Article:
My sister's 4 month old baby screams in his sleep

My sister's 4 month old baby screams in his sleep

by Shanley

Question: Hi, My sister has a four month old son. He is a high needs baby in that he has acid reflux, horrible gas, and issues defecating and tooting. He's on a probiotic for babies, antacid medicine and gets pear juice frequently during the day.

Lately, as in the past week, he has woke up screaming. Not the "hold me" scream but this horrible scream as if he's in terrible pain. It sounds the way I'd imagine a cat on fire would sound. He wont even be completely wake when he starts screaming, he'll take in this huge breath and then start screaming.

He'll do that for a while until he's completely awake and then he usually normal cries for a bit till she can get him soothed. My sister video taped it if a video would help let me know and I'll send you it through a private email. She is close to having a nervous breakdown because of this.

Anything you suggest looking into? I thought maybe he has night terrors but his eyes will still be closed, or perhaps one of the sphincters in his intestinal tract doesn't close right and stomach acid burns his esophagus (he's only really happy and smiley when his sitting upright and doesn't like being laid down), it could be many things but we don't even know where to start. HELP!!

-Shanley

Heidi's Answer: Dear Shanley,

I am sorry to hear about your nephew's problems and it must indeed be quite tough on your sister. Very good of you to help her, it is important to have good support in times like these.

Yes you can send me the video.

I must repeat though that I am not a medical professional, I do not give medical advice. If you believe that the screaming is due to serious medical issues, you must see his pediatrician.

Has your nephew been tested for sleep apnea? Talk about that to your doctor as well. The fact that you mention that he takes a huge breath before he starts screaming may be a hint in that direction. You can read an intro to apnea on the sleep apnea in infants page.

To start you would have to try and check if he stops breathing from time to time, and for how long. Don't let your sister worry too much about that though, it is rather rare but just important to do the check and to ask your doctor to make sure.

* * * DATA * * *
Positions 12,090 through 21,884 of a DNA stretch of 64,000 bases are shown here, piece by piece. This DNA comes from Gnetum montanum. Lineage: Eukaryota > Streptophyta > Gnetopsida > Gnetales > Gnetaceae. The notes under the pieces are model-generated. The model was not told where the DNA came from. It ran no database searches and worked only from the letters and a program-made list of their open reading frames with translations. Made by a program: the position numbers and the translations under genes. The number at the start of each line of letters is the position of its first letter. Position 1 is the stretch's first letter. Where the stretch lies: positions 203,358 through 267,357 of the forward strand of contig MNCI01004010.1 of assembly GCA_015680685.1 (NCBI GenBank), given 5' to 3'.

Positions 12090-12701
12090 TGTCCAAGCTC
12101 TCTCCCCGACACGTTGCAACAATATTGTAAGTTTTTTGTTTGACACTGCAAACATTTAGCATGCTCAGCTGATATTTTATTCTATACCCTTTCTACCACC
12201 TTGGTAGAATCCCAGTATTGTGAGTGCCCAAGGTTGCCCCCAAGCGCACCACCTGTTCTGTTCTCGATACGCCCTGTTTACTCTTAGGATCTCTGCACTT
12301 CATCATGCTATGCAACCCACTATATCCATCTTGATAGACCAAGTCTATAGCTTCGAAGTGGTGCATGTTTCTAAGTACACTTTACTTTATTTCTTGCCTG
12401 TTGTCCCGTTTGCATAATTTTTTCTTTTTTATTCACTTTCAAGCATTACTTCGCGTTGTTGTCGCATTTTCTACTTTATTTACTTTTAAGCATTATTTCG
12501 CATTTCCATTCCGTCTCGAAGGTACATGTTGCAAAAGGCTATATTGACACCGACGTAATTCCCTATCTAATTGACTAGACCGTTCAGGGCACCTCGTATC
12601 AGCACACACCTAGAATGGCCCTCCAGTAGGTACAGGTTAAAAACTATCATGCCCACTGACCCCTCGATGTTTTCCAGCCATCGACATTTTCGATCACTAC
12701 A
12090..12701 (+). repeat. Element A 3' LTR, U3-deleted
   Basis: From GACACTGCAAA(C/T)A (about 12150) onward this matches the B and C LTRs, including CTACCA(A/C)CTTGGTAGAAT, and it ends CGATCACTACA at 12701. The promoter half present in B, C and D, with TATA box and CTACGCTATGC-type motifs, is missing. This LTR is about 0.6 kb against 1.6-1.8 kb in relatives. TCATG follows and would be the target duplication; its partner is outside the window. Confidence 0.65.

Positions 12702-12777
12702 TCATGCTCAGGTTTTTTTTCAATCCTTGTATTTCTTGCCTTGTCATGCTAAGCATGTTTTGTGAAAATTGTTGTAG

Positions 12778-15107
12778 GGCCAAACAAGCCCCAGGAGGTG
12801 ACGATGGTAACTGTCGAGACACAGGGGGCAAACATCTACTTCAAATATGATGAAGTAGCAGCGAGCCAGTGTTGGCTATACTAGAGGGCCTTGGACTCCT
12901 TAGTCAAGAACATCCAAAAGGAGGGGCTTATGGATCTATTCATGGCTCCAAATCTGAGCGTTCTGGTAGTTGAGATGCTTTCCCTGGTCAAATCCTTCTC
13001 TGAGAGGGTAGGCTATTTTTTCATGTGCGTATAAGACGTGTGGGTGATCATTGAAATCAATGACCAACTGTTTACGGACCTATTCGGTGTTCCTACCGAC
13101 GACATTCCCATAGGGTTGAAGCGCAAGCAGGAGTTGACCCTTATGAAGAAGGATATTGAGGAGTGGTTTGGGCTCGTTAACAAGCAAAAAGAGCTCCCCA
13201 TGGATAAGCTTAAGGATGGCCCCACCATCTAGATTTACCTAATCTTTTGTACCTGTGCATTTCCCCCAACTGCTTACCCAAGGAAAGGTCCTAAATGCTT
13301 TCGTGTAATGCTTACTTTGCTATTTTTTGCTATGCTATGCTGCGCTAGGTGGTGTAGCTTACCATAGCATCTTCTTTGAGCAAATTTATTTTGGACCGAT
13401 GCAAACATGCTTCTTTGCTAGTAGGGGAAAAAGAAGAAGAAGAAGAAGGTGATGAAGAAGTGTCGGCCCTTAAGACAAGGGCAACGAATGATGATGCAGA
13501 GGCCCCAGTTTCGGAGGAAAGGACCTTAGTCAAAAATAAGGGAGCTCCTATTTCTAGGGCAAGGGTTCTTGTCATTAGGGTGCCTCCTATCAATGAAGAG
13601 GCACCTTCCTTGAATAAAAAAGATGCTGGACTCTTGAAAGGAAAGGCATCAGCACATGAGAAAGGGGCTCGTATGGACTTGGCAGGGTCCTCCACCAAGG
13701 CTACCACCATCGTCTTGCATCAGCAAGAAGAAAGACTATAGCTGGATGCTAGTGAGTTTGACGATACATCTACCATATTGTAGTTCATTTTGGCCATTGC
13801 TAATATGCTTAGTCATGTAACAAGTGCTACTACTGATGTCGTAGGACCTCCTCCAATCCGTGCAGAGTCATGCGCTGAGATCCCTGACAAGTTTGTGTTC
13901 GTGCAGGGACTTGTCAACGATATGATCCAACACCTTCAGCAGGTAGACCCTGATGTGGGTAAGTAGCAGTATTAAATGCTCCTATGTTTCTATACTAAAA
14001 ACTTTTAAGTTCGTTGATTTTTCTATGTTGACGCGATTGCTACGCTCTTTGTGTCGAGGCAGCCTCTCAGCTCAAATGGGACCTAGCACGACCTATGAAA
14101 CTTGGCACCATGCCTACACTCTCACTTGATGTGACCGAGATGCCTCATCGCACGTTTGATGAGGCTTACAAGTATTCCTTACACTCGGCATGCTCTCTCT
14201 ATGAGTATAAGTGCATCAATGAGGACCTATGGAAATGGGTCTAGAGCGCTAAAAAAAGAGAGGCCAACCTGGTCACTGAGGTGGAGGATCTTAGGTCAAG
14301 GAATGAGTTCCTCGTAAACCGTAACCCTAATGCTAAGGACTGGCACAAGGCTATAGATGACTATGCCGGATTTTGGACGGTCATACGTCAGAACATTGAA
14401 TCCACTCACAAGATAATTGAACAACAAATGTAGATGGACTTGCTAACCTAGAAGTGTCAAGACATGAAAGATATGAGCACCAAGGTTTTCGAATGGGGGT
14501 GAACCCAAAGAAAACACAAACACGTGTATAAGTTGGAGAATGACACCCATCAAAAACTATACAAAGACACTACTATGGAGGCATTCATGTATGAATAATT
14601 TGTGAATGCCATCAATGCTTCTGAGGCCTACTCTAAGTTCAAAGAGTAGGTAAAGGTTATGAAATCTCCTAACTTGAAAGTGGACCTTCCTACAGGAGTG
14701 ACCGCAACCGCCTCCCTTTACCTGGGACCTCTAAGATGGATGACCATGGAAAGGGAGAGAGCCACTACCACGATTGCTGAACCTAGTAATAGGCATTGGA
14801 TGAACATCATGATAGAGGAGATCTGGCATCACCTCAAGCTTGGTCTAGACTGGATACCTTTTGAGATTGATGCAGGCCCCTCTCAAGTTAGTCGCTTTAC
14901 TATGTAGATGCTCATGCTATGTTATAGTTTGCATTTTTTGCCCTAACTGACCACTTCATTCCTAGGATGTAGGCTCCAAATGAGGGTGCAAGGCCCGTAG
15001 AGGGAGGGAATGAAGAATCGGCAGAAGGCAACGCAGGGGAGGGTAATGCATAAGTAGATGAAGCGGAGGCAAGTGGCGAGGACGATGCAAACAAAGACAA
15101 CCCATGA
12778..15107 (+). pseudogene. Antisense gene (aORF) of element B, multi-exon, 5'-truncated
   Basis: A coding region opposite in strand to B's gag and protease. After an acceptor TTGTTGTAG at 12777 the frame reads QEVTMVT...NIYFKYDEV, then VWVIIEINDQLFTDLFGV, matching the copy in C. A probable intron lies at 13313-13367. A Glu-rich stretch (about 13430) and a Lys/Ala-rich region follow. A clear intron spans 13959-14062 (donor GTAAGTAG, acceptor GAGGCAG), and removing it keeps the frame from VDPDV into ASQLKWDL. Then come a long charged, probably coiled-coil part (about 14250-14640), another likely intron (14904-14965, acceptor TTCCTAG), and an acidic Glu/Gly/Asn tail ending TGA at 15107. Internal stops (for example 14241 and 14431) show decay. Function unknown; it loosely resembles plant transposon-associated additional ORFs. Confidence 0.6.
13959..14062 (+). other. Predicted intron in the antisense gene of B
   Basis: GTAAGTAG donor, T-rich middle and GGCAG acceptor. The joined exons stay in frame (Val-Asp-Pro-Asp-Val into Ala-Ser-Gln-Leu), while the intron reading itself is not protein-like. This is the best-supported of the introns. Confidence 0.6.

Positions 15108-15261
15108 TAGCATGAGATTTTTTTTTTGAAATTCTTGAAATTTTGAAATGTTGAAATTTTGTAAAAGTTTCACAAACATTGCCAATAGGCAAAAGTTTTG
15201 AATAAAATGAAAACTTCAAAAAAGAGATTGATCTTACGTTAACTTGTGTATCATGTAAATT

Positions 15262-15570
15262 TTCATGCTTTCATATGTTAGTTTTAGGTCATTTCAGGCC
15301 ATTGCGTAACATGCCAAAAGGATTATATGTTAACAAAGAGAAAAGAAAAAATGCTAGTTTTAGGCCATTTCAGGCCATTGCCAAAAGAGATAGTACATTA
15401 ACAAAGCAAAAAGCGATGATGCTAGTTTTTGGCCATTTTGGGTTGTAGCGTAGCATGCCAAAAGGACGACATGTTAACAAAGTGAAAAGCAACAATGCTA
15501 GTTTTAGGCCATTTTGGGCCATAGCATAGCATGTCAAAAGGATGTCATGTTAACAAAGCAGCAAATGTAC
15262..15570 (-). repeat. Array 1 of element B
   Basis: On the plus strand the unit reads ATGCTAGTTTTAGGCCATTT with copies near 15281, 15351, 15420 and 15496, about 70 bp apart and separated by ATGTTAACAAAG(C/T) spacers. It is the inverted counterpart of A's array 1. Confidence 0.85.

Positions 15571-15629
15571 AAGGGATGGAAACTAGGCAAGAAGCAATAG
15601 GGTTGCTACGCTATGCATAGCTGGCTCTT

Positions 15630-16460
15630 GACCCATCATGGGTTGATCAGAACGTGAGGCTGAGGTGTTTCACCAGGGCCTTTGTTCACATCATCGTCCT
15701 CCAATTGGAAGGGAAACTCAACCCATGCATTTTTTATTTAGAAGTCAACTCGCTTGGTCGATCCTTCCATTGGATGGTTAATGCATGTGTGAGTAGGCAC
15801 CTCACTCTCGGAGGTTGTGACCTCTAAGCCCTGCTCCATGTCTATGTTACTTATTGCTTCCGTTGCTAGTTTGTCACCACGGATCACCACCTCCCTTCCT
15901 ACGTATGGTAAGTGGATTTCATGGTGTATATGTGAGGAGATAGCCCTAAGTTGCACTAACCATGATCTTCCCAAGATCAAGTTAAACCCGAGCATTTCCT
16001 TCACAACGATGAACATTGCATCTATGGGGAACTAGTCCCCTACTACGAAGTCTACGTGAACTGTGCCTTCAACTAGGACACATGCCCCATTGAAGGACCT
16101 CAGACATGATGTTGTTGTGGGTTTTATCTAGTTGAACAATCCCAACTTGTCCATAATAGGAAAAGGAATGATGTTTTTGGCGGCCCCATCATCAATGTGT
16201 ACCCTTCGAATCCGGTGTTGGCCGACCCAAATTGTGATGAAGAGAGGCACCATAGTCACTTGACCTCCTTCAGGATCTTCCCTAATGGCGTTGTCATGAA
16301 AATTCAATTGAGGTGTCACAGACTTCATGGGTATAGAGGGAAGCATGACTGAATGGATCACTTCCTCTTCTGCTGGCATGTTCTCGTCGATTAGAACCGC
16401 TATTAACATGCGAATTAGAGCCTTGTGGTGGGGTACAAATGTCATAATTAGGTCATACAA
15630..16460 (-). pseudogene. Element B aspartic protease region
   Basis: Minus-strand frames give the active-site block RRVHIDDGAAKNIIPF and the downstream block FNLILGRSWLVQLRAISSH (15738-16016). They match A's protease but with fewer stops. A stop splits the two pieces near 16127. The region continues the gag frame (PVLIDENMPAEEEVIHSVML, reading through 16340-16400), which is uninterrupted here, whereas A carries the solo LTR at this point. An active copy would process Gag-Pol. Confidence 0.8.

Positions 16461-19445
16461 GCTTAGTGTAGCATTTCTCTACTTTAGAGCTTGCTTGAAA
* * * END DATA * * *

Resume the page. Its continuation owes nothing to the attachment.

Good that you mention that he is happy when upright, that definitely complies with the acid reflux. You may already do that, but keep keeping him upright as much as possible, especially during feeding and the first 30-60 minutes after a feed. Do a diaper change before starting to feed, to avoid lying him down shortly after.

Refer to the infant reflux tips page for all tips, I suspect your sister already does these but you never know, one extra tip can help.

Teething can also be very painful for many babies, so it is important to avoid any discomfort from that, check for the best teething remedies.

And yes, it can still be night terrors, even with eyes closed, but I may see more in the video. Ask your sister to also check the night terrors page in case she hasn't already, just to see how much she recognizes.

The waking him up a couple of minutes before the screaming awake time (as I describe towards the bottom of that page) is usually very efficient to avoid night terrors so she should definitely try this at least a couple of times to see what happens.

As you say, there can be many causes and different things can play at the same time. But reducing reflux and teething discomfort to a maximum, and checking for night terrors are good first things to work on. Then also sleep apnea should be ruled out.

One question: is the pear juice on doctor's recommendation and what exactly is it for?

Meanwhile, it is important for your sister to think of herself too. Your support is important, and that of any other family member or friend.

Babysitting the little boy for a few hours every now and then can help her recharge batteries, maybe by catching up on some sleep or simply have some relaxing time by herself. A few hours like that every now and then can make such a difference and help her cope much better.

Take care,
Heidi

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